The Decline of Cuba

“Cuba is a police state.” Dr. Oscar Biscet, President of the Lawton Foundation for Human Rights

“Give me a good definition of communism? Cuba!” Anon

“The Congressional Black Caucus spends more time in Havana than in Washington.” Anon

“[Congressional Black Caucus member] Danny K. Davis (D-IL), longtime ally of President Barack Obama, was in Chicago recently accepting the Social Justice Award from People’s World, a Communist-based website.”, March 13, 2012

“The Social Justice Award was given to the Congressman at the Chicago headquarters of the Communist Party USA—a location that the Congressman seemed to be perfectly comfortable with…”, March 13, 2012

“Davis is a member of the House Committee on Homeland Security.”, March 13, 2012

People’s World website: “The editorial mission is partisan to the working class, people of color, women, young people, seniors, LGBT community, to international solidarity; to popularize the ideas of Marxism and Bill of Rights socialism. The websites enjoy a special relationship with the Communist Party USA, founded in 1919, and publish its news and views.”, March 13, 2012


“My country [Cuba] continues to be run by a brutal regime that oppresses the people, systematically violating our basic freedoms. That regime is a relic of the Cold War, and there’s little hope for change without substantial international pressure.

“Cuba is a police state. Government agents spy on and harass anyone advocating for human rights. They beat and imprison anyone seeking peaceful political change. They arbitrarily arrest and detain Cubans for Orwellian infractions like ‘disrespecting patriotic symbols’ and ‘insulting symbols of the fatherland.’ Cuban state security closely monitors citizens’ daily life, including all of our incoming mail, telephone calls and emails. The only legal press and the only newspaper are fun by the dictatorship. Independent journalists who seek to challenge state propaganda are threatened and jailed.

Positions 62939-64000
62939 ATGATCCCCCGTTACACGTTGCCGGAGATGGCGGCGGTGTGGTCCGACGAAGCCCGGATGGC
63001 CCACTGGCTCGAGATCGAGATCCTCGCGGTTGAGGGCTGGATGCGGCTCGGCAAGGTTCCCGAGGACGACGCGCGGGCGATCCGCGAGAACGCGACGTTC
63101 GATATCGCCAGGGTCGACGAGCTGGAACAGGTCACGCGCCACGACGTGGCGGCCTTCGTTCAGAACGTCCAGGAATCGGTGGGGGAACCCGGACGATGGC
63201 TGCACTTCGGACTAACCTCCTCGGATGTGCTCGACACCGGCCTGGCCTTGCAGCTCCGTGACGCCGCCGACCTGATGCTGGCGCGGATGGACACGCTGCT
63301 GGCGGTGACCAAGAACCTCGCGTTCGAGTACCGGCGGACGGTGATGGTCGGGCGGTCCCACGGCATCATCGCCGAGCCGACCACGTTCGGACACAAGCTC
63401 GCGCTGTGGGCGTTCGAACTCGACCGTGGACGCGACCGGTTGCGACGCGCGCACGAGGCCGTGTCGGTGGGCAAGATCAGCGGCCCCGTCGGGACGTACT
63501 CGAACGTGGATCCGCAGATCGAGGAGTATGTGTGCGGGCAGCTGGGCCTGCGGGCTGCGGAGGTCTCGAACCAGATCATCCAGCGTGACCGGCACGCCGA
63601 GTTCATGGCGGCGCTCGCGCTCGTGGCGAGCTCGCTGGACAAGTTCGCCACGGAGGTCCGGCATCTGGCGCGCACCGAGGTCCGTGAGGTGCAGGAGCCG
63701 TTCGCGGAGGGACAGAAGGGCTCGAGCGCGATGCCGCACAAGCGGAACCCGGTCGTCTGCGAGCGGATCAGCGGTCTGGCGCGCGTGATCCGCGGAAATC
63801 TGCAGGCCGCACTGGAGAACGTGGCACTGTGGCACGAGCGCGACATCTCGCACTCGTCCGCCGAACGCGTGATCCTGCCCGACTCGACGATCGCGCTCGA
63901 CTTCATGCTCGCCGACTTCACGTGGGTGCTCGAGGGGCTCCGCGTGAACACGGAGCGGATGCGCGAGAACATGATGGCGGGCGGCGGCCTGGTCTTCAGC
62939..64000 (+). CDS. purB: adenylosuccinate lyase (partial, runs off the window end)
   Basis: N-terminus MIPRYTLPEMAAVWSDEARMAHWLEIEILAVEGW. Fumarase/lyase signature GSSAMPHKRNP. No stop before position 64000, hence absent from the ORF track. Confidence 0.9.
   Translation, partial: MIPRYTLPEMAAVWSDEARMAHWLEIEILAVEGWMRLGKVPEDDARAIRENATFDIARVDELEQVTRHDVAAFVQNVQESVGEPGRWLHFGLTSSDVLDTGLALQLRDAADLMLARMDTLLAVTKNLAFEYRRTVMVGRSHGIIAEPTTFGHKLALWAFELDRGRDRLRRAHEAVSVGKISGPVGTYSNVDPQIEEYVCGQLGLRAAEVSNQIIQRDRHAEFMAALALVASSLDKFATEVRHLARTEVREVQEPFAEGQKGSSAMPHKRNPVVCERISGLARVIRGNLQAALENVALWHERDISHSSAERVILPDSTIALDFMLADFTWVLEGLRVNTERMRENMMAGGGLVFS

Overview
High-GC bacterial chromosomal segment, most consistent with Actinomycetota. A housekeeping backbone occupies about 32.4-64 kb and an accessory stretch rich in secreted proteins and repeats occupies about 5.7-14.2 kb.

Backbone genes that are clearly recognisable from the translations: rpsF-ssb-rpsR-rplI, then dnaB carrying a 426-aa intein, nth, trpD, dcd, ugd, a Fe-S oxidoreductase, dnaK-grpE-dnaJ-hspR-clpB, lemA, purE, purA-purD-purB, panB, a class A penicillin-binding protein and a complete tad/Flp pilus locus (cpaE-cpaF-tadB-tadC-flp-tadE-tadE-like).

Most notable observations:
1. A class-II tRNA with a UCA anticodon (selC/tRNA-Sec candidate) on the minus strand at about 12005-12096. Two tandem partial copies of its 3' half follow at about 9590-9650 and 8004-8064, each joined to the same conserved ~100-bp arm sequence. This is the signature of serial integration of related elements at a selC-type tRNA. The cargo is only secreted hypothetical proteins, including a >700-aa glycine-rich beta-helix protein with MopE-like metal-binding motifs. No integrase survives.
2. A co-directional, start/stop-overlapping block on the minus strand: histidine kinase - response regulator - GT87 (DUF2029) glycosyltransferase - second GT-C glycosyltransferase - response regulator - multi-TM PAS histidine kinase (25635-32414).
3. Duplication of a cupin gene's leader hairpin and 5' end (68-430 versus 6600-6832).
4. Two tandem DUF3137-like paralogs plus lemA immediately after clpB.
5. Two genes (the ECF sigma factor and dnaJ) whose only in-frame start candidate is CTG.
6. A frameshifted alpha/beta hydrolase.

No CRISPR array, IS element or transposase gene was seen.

“Cuban jails are living hells in which flagrant violations of human dignity occur daily. I’ve spend over 12 years incarcerated, most recently for ‘crimes against state security’—that is, asking the Cuban state to respect the fundamental humans rights of every Cuban citizen.

“The prison system in Cuba flagrantly violates the minimum requirements for prisoner care established by the United Nations. During my years in prison, I personally witnessed prisoners left for 12-24 hours with their hands and feet handcuffed behind their backs, stripped naked in groups without any regard for human modesty, tortured physically and psychologically with tasers, beaten to death for requesting basic medical attention, and kept for months in cells without ventilation, natural light, drinkable water or restroom facilities.

“If prisoners attempt to plush for better treatment, they risk death. In one case in 2010, on the second floor of the Cominado del Este prison in Havana, a young prisoner who suffered from two chronic medical conditions—asthma and cardiac problems related to valve pathologies—was beaten and died after complaining that he was not allowed to see a doctor. While I was imprisoned, three prisoners tried to assassinate me on different occasions. Two of them later told me that they had been hired to do so by military officials.

“I continue to witness the personal ruin that the regime inflicts on anyone who offers an alternative voice. For me, the harassment started in 1998 when, while giving a conference at a hospital on the right to life, I was violently attacked and expelled by a mob dispatched by the Communist Party. Since then, I’ve been denied the ability to practice medicine.

“My wife and son have had their lives threatened and have been pressured to abandon me. We have been evicted from our house. I had my right foot fractured from a beating by state police.

“Yet there are still thousands of brave Cubans standing up to the Castro brothers and demanding their basic rights, even under threat of torture and death. Our ranks are growing. But we need the help of the international community.” Oscar Biscet, The Wall Street Journal, March 21, 2012, p. A13


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